Biochemical and biophysical research communications

Cholesterol glucosylation is catalyzed by transglucosylation reaction of β-glucosidase 1.

PMID 24211208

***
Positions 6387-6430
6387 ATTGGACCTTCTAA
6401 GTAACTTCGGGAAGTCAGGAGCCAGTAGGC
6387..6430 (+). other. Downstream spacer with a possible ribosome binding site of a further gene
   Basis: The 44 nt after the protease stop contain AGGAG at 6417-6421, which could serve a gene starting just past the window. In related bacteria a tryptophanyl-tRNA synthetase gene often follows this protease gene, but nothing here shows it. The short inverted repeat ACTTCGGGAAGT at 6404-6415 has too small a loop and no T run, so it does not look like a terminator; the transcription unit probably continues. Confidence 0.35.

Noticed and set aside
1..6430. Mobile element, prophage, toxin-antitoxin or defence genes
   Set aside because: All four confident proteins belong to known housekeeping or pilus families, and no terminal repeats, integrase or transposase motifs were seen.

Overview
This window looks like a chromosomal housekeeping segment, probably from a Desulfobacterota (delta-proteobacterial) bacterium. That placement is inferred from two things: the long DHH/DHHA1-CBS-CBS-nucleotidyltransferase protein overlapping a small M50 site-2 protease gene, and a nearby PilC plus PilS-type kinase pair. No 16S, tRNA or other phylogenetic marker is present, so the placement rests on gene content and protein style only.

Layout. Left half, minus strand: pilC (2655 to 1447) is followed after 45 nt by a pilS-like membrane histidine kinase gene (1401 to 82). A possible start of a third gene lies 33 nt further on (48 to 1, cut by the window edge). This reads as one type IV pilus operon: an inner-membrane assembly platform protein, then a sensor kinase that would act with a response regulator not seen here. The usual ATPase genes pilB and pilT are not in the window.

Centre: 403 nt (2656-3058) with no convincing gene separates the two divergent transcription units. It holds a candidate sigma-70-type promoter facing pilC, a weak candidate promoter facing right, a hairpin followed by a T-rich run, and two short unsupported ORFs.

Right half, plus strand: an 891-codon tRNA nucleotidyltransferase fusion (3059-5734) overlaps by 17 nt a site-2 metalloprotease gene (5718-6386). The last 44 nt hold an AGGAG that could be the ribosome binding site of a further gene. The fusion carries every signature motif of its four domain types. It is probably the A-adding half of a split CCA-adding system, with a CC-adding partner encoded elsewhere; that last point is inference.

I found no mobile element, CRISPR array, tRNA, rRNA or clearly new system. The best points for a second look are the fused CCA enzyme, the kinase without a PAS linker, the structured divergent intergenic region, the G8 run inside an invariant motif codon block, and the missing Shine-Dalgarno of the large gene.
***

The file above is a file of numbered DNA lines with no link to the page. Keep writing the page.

Cholesteryl glucoside (β-ChlGlc), a monoglucosylated derivative of cholesterol, is involved in the regulation of heat shock responses. β-ChlGlc, which is rapidly induced in response to heat shock, activates heat shock transcription factor 1 (HSF1) leading to the expression of heat shock protein 70 (HSP70) in human fibroblasts. Identification and biochemical characterization of the enzyme responsible for β-ChlGlc formation is important for a complete understanding of the molecular mechanisms leading to HSP70-induction following heat shock. Recently, we demonstrated that β-ChlGlc synthesis is not dependent on UDP-Glucose but glucosylceramide (GlcCer) in animal tissue and human fibroblasts. In this study, we examined the possibility of glucocerebrosidase, a GlcCer-degrading glycosidase, acting as β-ChlGlc-synthesizing enzyme. Overexpression of β-glucosidase 1 (GBA1, lysosomal acid β-glucocerebrosidase) led to an increase in cholesterol glucosylation activity in human fibroblasts. Using a cell line generated from type 2 Gaucher disease patients with severe defects in GBA1 activity, we found that cholesterol glucosylation activity was very low in the cells and the overexpression of GBA1 rescued the activity. In addition, purified recombinant GBA1 exhibits conduritol B-epoxide-sensitive cholesterol glucosylation activity. The optimum pH and temperature for cholesterol glucosylation by GBA1 were at about 5.3 and 43 °C, respectively. Short chain C8:0-GlcCer was the most effective donor for cholesterol glucosylation activity among GlcCer containing saturated fatty acid (C8:0 to C18:0) tested. GlcCer containing mono-unsaturated fatty acid was more preferred substrate for cholesterol glucosylation when compared with GlcCer containing same chain length of saturated fatty acid. These results demonstrate, for the first time, a novel function of GBA1 as a β-ChlGlc-synthesizing enzyme. Therefore, our results also reveal a new pathway for glycolipid metabolism in mammals.